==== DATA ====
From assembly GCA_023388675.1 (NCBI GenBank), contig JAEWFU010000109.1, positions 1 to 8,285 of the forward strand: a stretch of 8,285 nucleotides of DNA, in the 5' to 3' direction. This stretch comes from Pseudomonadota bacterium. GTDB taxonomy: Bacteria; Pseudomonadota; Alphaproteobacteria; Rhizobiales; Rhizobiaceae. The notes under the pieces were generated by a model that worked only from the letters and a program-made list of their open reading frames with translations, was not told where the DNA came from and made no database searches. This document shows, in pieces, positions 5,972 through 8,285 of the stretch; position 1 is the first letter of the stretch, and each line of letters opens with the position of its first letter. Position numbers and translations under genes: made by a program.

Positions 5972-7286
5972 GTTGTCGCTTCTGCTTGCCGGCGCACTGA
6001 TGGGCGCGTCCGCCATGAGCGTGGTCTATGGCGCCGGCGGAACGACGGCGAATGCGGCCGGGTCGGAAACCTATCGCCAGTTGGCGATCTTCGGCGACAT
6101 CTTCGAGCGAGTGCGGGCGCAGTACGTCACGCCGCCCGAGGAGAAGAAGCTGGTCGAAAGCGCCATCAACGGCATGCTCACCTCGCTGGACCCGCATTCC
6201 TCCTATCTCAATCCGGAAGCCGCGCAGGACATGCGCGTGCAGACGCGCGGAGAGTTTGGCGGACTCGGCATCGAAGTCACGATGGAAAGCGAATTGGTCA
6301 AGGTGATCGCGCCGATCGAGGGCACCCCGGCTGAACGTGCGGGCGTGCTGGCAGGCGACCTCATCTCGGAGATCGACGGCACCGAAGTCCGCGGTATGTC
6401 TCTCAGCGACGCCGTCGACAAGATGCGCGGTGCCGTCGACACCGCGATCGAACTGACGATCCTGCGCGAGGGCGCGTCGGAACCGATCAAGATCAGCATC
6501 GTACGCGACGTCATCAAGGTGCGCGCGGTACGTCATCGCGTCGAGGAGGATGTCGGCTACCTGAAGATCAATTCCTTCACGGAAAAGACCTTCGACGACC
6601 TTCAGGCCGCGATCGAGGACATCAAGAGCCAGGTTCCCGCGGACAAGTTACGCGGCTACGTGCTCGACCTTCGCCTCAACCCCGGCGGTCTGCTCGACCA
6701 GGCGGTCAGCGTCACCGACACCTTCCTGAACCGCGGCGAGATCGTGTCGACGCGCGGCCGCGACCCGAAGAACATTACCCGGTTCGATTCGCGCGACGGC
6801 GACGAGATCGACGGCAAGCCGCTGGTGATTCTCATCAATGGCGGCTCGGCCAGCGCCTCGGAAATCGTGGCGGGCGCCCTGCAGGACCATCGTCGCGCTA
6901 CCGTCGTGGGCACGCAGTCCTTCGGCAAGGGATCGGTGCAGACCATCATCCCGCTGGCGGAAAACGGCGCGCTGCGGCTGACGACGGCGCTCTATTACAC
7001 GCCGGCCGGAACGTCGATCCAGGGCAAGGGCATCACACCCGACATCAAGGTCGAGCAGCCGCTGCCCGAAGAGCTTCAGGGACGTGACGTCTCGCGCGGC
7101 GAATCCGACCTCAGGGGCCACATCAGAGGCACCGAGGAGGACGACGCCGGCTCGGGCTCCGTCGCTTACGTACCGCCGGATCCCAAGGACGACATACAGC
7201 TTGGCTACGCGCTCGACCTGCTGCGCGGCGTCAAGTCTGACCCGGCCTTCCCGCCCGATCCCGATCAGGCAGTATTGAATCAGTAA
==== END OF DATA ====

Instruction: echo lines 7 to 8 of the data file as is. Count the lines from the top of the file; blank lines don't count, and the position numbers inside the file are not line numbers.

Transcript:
6301 AGGTGATCGCGCCGATCGAGGGCACCCCGGCTGAACGTGCGGGCGTGCTGGCAGGCGACCTCATCTCGGAGATCGACGGCACCGAAGTCCGCGGTATGTC
6401 TCTCAGCGACGCCGTCGACAAGATGCGCGGTGCCGTCGACACCGCGATCGAACTGACGATCCTGCGCGAGGGCGCGTCGGAACCGATCAAGATCAGCATC